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    After a month of major controversies, the American Booksellers Association has responded.


    August 10, 2021, 1:40pm

    This July, the American Booksellers Association was enmeshed in two sizable controversies. Firstly, the ABA mixed up two books by Black authors with the title Blackout, displaying information about the romance anthology Blackout next to the cover of Blackout by conservative commentator Candace Owens. Then, as part of their July “white box” promotional mailing, they mailed 750 bookstores a copy of freelance journalist Abigail Shrier’s scientifically inaccurate book Irreversible Damage: The Transgender Craze Seducing Our Daughters; when booksellers reacted poorly, the ABA apologized on Twitter, and when the statement was ill-received, they deleted it and locked their account.

    Now, after that false start of an apology, the ABA has released the findings of an internal review they conducted after these two incidents. Publishers Weekly has released the full text of an August 5th email to ABA members from CEO Allison Hill explaining how the events happened and outlining ABA’s planned response.

    Regarding the Blackout gaffe, Hill said that the staff member typically responsible for creating bestseller lists was on vacation and another staff member filled in for them—this was the staff member who pulled the wrong cover image. The article was proofread by a second employee who was new to copy-editing and didn’t catch the error. In Hill’s words, “It was a terrible mistake with terrible racist implications. However . . . we have no reason to believe the action was malicious in intention.” Hill said that all employees involved are apologetic and have agreed to further training.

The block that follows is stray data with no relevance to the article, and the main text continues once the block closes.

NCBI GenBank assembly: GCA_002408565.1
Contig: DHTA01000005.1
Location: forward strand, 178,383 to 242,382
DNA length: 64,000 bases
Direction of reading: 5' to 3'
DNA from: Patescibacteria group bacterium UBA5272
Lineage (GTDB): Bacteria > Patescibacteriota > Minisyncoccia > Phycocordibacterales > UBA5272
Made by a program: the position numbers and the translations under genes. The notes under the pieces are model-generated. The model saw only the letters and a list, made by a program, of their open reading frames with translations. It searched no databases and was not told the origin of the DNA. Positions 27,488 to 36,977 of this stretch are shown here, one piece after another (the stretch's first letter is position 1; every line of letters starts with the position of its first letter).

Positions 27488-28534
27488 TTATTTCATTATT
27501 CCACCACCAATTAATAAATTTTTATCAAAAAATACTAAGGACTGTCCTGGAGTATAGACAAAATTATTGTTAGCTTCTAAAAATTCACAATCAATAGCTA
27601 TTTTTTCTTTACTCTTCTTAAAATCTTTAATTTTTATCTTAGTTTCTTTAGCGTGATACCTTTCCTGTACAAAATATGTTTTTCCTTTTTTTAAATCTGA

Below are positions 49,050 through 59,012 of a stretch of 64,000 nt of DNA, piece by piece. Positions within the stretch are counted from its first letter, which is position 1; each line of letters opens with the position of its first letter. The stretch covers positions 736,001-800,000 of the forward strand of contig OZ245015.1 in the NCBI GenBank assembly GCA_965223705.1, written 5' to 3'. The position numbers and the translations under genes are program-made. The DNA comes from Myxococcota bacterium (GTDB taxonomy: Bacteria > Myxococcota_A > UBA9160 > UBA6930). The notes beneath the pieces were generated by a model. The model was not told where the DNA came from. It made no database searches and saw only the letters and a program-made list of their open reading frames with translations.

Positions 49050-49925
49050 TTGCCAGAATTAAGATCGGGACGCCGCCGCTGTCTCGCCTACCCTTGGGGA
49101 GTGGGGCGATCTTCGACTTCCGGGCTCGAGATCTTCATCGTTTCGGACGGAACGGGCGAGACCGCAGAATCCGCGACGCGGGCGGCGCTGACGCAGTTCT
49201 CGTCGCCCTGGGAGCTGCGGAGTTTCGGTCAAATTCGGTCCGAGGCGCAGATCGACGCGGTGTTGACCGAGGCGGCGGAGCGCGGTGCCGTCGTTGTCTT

Regarding the Irreversible Damage debacle, Hill said that it has always been ABA’s policy never to review or screen the titles submitted by publishers to their “white box” mailing: “It has been a pay-to-play program.” Hill said that a new permanent box mailing policy will be discussed at the ABA Board’s August meeting; in the meantime, the September box mailing books will be screened and flagged by staff members for potential hate speech.

    Hill also included a list of planned improvements, which include: a sweeping review of ABA through a diversity, equity and inclusion lens; a new page on BookWeb that offers information about how all ABA programs and services work; a new Diversity, Equity, Inclusion and Access Membership Manager position; a new copyeditor position; a beta galley-on-demand program promoting books by marginalized voices where promotional fees are waived and small presses’ shipping costs are subsidized; a quarterly LGBTQIA+ forum between members and ABA staff; and an annual session on queer history and activism as part of ABA’s staff training. ABA also plans to purchase 100 copies of the Blackout anthology for each of its six authors to distribute as they wish, as well as donate $5000 to the Transgender Legal Defense & Education Fund.

    The letter in full can be read here.

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